It was the same model, the handlebars was the same. The luggage rack, painting and pin striping. It all matched my bicycle. The catalogue was about the model range from 1938. So now I am 100% sure that it is made in Stockholm and that made me really happy since now I have a bicycle that is made in the town where I am born and where my family are from. Also the catalogue helped me in replacing some parts that was missing, for example the handlebar grips. Along the years a previous owner had replaced the original wooden grips with some 1960’s style plastic grips that was horrible. In a drawer I had a pair of original wooden grips, worn in a way so it matches the bicycle.

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It rides just great and with the visor on the head light it looks really cool

Sadly the luggage rack is in bad shape so I removed (I still have it) but I mounted an registration plate instead, I think it looks really cool and it really defines it to a bicycle made and used in Stockholm. One more thing I did, since the bicycle is used and worn there is no collector item or museum piece. I decided to replace the rear hub. It was original Wiklunds own brand “WINCO” hub. But I replaced it instead with the classical German made Torpedo. Only because, the access to spare parts. The Wiklunds hub have not been manufactured since 1940’s, spare parts are non existing. Around 1940-41, Torpedo celebrated 40 million made hubs. So parts are cheap and easy to find. Also it is very easy for me to repair an Torpedo single gear hub.

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The Torpedo hub from 1937 that I bought on German eBay looks just great

I also had an old Västerås made “ASEA” head light and an old dynamo laying in a drawer that I decided to use on . One day I saw a visor that fits those old ASEA light on an auction. I fell in love with it right away! Sadly the dynamo is a Swedish made “Neo” that was the bicycle makers Husqvarnas own brand. To be honest, I must replace it. I can not have the competitors made parts from Husqvarna om the Stockholm made bicycle.

After all Husqvarna is far from Stockholm and Kungsholmen.

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The Husqvarna made “Neo” dynamo, it looks impressive and still works after all years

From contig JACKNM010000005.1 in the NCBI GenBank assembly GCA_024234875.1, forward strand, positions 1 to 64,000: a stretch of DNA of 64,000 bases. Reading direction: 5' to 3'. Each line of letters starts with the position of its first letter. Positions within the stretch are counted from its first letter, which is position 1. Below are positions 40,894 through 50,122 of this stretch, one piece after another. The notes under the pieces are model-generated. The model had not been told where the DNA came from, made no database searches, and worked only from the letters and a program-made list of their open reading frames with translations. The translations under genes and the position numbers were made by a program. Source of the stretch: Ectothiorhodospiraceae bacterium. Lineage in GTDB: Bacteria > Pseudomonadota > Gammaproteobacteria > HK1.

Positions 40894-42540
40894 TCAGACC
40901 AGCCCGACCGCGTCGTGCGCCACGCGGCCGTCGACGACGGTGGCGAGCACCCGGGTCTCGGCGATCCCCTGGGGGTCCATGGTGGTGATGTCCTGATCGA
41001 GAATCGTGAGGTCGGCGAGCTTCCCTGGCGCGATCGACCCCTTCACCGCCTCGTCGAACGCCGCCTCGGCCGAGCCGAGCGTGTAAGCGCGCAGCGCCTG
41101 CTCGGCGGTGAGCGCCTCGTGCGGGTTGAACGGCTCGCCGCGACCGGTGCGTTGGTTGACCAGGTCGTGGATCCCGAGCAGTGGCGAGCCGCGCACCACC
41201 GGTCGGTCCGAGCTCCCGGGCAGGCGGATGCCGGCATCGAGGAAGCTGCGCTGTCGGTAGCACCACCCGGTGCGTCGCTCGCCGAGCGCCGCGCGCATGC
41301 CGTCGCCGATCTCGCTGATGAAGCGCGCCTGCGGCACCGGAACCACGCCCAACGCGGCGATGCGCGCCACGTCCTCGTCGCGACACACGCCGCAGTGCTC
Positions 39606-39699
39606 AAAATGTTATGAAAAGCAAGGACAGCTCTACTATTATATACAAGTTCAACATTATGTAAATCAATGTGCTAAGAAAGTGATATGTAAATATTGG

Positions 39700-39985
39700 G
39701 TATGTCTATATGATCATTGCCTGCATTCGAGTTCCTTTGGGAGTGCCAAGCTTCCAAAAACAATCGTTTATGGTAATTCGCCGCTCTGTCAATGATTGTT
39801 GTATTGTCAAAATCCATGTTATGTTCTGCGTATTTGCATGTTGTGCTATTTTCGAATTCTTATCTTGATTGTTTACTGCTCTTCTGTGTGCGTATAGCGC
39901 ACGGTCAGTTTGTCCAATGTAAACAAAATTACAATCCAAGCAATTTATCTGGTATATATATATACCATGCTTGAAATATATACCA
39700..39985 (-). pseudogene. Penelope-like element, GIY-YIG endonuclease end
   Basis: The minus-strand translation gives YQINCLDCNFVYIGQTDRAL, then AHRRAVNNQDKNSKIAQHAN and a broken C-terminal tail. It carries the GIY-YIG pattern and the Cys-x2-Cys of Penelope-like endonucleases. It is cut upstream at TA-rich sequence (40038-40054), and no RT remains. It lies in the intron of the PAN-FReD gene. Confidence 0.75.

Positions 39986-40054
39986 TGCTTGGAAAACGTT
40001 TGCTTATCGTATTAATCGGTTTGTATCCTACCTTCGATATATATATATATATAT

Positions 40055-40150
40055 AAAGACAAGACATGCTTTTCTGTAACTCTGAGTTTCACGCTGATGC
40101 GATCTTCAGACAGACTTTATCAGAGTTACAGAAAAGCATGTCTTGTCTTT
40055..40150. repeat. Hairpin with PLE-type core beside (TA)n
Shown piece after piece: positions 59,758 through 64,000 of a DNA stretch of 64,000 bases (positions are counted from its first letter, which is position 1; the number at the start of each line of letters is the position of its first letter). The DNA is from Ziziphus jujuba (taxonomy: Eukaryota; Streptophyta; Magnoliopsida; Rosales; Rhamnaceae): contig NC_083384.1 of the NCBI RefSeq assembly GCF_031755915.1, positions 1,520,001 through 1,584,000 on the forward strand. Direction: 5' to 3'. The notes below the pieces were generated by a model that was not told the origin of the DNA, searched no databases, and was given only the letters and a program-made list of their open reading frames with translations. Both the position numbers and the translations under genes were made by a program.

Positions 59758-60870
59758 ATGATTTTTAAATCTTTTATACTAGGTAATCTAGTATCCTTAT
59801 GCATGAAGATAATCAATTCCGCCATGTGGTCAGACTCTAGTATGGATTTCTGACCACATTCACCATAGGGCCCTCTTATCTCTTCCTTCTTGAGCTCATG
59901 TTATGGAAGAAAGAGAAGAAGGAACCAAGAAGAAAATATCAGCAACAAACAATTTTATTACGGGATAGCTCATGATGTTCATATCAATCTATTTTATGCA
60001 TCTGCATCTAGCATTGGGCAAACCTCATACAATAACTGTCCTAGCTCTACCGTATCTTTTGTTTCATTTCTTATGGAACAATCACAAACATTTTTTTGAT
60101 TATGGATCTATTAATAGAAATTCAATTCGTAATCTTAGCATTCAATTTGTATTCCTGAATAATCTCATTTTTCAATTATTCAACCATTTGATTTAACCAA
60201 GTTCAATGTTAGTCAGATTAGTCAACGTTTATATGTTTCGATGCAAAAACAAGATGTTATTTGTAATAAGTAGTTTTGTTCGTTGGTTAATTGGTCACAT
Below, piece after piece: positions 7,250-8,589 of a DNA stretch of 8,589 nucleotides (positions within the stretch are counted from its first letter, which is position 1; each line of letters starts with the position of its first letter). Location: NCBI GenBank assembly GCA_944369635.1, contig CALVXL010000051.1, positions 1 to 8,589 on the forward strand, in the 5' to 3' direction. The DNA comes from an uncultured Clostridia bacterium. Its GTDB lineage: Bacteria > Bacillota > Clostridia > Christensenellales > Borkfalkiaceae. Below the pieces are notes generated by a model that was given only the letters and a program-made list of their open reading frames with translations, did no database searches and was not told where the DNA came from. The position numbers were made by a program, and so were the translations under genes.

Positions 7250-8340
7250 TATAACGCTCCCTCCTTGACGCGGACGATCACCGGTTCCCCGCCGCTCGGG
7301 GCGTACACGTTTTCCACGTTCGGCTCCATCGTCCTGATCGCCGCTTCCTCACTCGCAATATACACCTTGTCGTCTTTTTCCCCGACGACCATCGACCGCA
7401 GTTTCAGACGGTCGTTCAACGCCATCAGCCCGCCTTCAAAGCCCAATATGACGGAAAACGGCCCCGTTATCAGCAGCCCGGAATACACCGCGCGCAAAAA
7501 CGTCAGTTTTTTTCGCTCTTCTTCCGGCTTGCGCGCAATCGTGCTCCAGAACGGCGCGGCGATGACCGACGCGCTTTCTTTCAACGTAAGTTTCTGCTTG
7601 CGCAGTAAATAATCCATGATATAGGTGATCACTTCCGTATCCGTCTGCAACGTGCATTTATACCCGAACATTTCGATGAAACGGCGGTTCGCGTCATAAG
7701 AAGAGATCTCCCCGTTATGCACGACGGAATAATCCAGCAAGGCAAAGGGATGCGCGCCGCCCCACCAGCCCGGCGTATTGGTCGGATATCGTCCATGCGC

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4 Comments

  1. Henri Lindberg

     /  February 9, 2017

    Hello from Finland!

    That’s an absolutely lovely bicycle and I appreciate the work you do with these. There’s something about these old beasts that sets them way above the current production bikes. Maybe it’s the attention to the aesthetics and the fact that many parts were actually made by the company that built the bikes, maybe it’s the feeling you get that these are made for real use, first and foremost a dependable man-powered transport vehicle that gets you from place A to B – they definitely do not feel like toys but purpose-built machines. Beauty often comes from function and simplicity.

    I own a few bikes too, with my favourite being an old Swiss army model 1905, stamped 1945 on the frame. You might know these, there’s still a lot around. It’s heavy, it’s built like a tank and it’s sooo smooth to ride. All the modern bikes I’ve handled feel flimsy and rickety compared to this. There’s one thing I did to it: the original wheels are hipster size 571 with special style tyres, which are amazingly still available as cheapo reproduction, but they’re crap, wear fast and let everything through. I had the rims changed to size 584 (old style steel rims of course), so now I can use better tyres, even winter versions if needed. Of course the originals are still stored away. I kind of thought the same thing as you did with that beautiful Nordstjärnan – used and abused, not really a commendable collectors piece, so I can take a few liberties. The common tyre size probably actually adds to the value of the bike, as most of these Armeevelo’s are naturally in the difficult size.